From North Korea to the Oval Office: A North Korean Defector Advocates for Religious Freedom
This past summer, you may have spotted Ill Yong Joo, a North Korean activist, at the White House meeting with the President. Ill Yong was a LiNK Advocacy Fellow last year! The LiNK Advocacy Fellows program prepares and empowers the next generation of North Korean leaders, advocates, and analysts on this issue. Ill Yong took what he learned during his time at LiNK and traveled to the White House to advocate for the North Korean people. During his trip to the White House, he advocated for the North Korean people’s religious freedom as part of the Ministerial to Advance Religious Freedom hosted by the U.S. State Department.Interview edited for clarity and length.
What are you doing right now?
Ill Yong: Right now, I’m a senior studying Political Science and International Relations at Korea University. I also work for ‘One King, One Korea’ which is a missionary group for North Koreans. My main goal is to focus on working to improve North Korea’s situation and following the path that God has prepared for me.
You were a LiNK Advocacy Fellow last year.
What did that experience mean to you?
Ill Yong: LiNK AF was like a “booster” for me. I knew that I wanted to do something for my friends in North Korea, but I wasn't sure what or how to take action. And if I did do something, I didn’t know if I could influence or make an impact for the people. But through the Advocacy Fellows program, I became sure of my identity as an advocate for the North Korean people.When I toured the U.S. as an Advocacy Fellow and I saw the way American young people hung onto every word of my story, I realized that I had to continue doing this work. I was sure of it. Because this experience helped me move forward towards this dream, I like to say that being an AF in a word was a “booster” for me.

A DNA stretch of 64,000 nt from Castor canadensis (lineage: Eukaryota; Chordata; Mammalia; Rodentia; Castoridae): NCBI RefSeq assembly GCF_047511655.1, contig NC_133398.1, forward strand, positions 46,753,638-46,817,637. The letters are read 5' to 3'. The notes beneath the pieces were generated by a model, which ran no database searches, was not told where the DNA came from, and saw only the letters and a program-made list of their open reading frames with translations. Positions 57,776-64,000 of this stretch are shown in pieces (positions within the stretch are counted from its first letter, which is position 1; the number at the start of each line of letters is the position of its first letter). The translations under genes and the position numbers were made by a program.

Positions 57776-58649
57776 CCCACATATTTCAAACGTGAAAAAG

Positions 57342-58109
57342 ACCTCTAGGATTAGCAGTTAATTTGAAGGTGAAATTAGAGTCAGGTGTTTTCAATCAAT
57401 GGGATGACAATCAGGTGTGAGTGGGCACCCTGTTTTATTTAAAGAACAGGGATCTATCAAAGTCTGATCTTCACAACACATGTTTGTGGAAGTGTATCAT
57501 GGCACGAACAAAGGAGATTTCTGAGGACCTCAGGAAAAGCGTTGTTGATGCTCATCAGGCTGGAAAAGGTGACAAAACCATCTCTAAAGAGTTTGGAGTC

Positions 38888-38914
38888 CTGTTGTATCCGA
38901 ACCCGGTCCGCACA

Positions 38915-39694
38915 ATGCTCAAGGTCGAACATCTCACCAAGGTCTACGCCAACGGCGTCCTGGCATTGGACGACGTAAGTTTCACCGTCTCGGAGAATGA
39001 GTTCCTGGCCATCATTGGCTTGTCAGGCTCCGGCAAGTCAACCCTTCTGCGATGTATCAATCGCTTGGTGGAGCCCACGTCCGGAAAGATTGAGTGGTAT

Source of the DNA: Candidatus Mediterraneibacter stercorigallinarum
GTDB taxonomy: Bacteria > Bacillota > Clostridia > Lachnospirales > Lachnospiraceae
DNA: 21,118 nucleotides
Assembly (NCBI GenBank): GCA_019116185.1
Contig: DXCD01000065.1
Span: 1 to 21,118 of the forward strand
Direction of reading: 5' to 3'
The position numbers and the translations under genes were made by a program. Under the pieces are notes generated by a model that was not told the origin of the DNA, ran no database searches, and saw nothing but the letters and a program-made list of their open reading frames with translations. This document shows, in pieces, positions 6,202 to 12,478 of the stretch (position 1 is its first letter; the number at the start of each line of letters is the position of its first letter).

What was the experience going to the White House like?
Ill Yong: It was an honor and I was grateful for the experience. However, my heart was heavy because I carried the message of the pain of North Koreans.
I was there because of the heartbreaking pain and stories of my people.
It was a pity I could only speak to President Trump for a moment, but I hope that even though it was short, my message moved President Trump's heart. I pray that the work or policy the President carries out will not be for the North Korean regime, but for the lives of the North Korean people.
What message did you want to give to the President?
Ill Yong: I wanted to inform him about the situation of my people being persecuted for religious reasons in North Korea. I wanted him to know that not only my family but many other people, especially Christians, are oppressed for religious reasons.Many people judge North Korea based on only Kim Jong-Un, but I want to tell everyone that within North Korea, the North Korean people want freedom, have achieved some freedom on their own, and now we must empower their restoration of freedom.
Want to learn more about Ill Yong’s journey from a small North Korean farming village to studying to become a human rights lawyer? Watch our latest video interview with him.
The Red Box: Misunderstandings and Stereotypes about North Koreans
For North Korean refugees, resettling in a new society comes with many challenges. One of these challenges is overcoming the stereotypes about North Korea and the North Korean people.
In the latest episode of The Red Box, our North Korean friends and 2019 LiNK Advocacy Fellows talk about the struggle of of facing stereotypes after resettling in South Korea.
Watch as Jeongyol, Joy, Dasom, and Ilhyeok answer your questions in The Red Box Series!
Read the transcript of this episode below!
All: Welcome to the Red Box!
Are there any misunderstandings about the North Korean people that make you feel uncomfortable?
Joy: When I first came to South Korea, was working part-time at a convenience store. I was still very young and had a very heavy North Korean accent.